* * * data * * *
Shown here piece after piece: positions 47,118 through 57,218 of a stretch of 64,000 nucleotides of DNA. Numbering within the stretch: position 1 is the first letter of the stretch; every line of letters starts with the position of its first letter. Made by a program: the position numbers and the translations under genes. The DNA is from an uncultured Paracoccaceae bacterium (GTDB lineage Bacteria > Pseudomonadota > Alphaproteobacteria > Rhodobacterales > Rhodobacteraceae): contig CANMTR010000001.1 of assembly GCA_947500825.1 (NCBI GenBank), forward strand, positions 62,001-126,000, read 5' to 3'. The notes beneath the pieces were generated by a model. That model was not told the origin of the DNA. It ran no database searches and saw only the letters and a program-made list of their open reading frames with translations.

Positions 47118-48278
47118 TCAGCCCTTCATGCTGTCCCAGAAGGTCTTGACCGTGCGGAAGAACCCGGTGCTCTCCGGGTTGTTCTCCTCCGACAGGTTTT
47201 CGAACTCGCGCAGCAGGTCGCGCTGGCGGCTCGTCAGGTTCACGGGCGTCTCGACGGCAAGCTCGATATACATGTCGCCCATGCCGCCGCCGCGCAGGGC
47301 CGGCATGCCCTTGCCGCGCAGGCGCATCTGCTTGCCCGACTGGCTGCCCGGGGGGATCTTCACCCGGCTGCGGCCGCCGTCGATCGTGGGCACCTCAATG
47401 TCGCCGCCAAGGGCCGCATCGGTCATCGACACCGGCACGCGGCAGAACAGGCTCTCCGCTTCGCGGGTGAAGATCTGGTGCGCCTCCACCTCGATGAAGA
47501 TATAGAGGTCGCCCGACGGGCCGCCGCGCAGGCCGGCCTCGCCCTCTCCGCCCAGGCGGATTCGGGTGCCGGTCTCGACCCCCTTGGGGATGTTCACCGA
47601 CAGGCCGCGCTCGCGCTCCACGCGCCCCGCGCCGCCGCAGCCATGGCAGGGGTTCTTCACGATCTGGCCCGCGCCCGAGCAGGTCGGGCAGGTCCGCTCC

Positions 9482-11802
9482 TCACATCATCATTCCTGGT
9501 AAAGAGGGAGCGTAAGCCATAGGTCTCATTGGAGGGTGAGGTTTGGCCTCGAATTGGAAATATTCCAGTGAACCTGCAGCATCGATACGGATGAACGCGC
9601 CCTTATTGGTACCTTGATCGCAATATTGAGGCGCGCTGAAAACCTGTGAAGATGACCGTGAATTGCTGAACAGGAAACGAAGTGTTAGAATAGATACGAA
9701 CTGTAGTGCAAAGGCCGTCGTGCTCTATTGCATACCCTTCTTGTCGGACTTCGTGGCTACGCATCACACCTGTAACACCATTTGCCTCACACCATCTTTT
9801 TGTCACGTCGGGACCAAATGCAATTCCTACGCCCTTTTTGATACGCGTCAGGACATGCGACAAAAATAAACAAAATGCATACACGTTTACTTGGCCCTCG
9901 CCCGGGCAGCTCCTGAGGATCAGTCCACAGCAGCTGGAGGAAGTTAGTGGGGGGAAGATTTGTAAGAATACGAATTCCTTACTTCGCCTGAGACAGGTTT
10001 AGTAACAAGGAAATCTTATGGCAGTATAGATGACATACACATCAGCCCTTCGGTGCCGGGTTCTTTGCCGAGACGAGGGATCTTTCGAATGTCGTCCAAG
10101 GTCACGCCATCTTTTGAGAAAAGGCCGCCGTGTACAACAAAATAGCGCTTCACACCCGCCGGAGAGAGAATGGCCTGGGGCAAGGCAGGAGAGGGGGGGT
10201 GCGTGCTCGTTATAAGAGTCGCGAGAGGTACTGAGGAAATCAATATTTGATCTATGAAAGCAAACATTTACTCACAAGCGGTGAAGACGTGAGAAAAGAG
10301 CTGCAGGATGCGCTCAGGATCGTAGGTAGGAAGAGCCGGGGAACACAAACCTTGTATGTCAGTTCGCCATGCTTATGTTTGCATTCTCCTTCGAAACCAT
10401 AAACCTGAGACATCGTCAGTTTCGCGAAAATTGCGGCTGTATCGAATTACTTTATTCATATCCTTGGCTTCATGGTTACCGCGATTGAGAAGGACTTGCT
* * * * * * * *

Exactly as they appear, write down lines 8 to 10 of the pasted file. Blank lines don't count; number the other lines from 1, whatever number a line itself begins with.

47601 CAGGCCGCGCTCGCGCTCCACGCGCCCCGCGCCGCCGCAGCCATGGCAGGGGTTCTTCACGATCTGGCCCGCGCCCGAGCAGGTCGGGCAGGTCCGCTCC

Positions 9482-11802
9482 TCACATCATCATTCCTGGT